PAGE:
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MARKER DATABASE
“Bite-Size Bits of Local, National, and Global History”
“Bite-Size Bits of Local, National, and Global History”
Niagara Falls in Niagara Region, Ontario — Central Canada
 

Table Rock House

Erected 1853. — Demolished 1926.

 
 
Table Rock House Marker image. Click for full size.
By J. J. Prats, October 16, 2014
1. Table Rock House Marker
Inscription. The first Table Rock House stood 150 yards north of here. Erected in the year 1853, it occupied a site opposite the historical landmark of Table Rock, an overhanging limestone ledge which fell into the Niagara Gorge in the year 1850.
 
Erected 1932 by Niagara Parks Commission.
 
Location. 43° 4.77′ N, 79° 4.785′ W. Marker is in Niagara Falls, Ontario, in Niagara Region. Marker can be reached from Niagara Parkway south of Murray Street. Touch for map. It is in the open room under the Table Rock House entrance tower opposite the incline railway. Marker is in this post office area: Niagara Falls, Ontario L2G 3N4, Canada.
 
Other nearby markers. At least 8 other markers are within walking distance of this marker. Tightrope Walker Nik Wallenda (about 90 meters away, measured in a direct line); José María Heredia (about 120 meters away); Niagara Falls Park and River Railway Powerhouse (about 150 meters away); Table Rock (approx. 0.3 kilometers away); Nikola Tesla (approx. 0.3 kilometers away); Louis Hennepin 1626 - c. 1705 (approx. half a kilometer away); Nik Wallenda & Niagara (approx. 0.6 kilometers away in the U.S.); Goat Island (approx. 0.7 kilometers away in the U.S.). Touch for a list and map of all markers in Niagara Falls.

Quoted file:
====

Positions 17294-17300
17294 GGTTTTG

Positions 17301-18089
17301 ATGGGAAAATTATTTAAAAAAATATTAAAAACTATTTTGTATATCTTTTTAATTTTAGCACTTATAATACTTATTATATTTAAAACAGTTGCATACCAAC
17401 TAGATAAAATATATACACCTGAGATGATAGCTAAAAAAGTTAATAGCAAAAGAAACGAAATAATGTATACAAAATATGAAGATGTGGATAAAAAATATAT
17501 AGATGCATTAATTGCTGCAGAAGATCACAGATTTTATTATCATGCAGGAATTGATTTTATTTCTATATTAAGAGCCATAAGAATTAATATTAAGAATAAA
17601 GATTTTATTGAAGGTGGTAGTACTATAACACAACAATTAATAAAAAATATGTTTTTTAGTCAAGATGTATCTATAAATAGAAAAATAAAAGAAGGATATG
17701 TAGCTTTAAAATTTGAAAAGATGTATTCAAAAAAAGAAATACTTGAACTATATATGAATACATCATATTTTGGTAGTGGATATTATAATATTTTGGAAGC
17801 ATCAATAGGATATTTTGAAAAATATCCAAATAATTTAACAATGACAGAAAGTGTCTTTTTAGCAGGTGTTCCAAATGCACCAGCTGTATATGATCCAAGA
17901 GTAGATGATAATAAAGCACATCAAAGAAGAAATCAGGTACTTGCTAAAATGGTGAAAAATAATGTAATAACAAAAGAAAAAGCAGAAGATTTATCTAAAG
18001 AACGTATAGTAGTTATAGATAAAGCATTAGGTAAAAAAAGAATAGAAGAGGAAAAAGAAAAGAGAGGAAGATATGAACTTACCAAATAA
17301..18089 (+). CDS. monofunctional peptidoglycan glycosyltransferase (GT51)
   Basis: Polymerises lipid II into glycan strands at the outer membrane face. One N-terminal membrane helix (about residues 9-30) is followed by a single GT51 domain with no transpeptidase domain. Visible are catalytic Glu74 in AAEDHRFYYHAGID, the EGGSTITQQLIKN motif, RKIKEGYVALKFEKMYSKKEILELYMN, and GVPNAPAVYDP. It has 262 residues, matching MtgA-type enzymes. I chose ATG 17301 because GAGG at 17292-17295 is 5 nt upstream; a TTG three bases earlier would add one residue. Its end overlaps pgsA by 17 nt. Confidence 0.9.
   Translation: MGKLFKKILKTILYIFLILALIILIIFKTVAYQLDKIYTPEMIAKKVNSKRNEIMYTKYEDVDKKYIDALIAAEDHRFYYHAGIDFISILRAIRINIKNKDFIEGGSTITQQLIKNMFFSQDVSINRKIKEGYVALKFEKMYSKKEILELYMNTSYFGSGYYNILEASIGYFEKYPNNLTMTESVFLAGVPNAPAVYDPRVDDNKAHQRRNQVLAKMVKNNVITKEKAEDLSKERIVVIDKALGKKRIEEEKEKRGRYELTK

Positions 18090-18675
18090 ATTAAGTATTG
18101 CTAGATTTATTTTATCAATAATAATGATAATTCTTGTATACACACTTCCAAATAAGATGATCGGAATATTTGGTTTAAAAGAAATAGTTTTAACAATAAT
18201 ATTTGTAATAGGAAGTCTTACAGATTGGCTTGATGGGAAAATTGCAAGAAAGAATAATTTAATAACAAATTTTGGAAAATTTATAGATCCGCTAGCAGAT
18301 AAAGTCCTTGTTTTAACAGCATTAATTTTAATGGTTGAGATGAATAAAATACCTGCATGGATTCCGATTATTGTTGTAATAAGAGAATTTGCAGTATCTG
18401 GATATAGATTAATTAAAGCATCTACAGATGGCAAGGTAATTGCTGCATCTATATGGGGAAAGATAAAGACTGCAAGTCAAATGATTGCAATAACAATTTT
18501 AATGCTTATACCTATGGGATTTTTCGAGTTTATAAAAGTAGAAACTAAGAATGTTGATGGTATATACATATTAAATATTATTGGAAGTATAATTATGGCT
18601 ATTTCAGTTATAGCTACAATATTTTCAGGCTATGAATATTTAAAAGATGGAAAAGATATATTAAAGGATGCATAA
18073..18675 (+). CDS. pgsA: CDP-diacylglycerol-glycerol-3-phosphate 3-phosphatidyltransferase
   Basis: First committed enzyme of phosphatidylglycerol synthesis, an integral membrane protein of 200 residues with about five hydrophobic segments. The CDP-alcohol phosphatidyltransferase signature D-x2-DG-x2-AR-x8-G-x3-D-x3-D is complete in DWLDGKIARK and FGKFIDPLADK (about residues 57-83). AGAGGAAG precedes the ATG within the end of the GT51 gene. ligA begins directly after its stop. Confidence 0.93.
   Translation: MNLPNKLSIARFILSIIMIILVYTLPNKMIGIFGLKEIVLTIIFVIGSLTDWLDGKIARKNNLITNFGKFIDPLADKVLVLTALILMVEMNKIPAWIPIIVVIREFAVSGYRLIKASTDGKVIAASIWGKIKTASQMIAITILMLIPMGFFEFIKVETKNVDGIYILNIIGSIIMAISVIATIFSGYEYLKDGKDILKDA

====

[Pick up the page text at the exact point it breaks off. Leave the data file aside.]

Also see . . .
Table Rock House Marker image. Click for full size.
By J. J. Prats, October 16, 2014
2. Table Rock House Marker

1. Wikipedia Entry for Table Rock, Niagara Falls. “Table Rock was a large shelf of rock that jutted out from the Canadian shore of Niagara Falls, Ontario, just north of the present day observation and commercial complex. Revealed in the mid-18th century as the Horseshoe Falls receded, Table Rock was the first major vantage point for tourists of the early and mid-19th century.” (Submitted on October 18, 2014, by J. J. Prats of Springfield, Virginia.)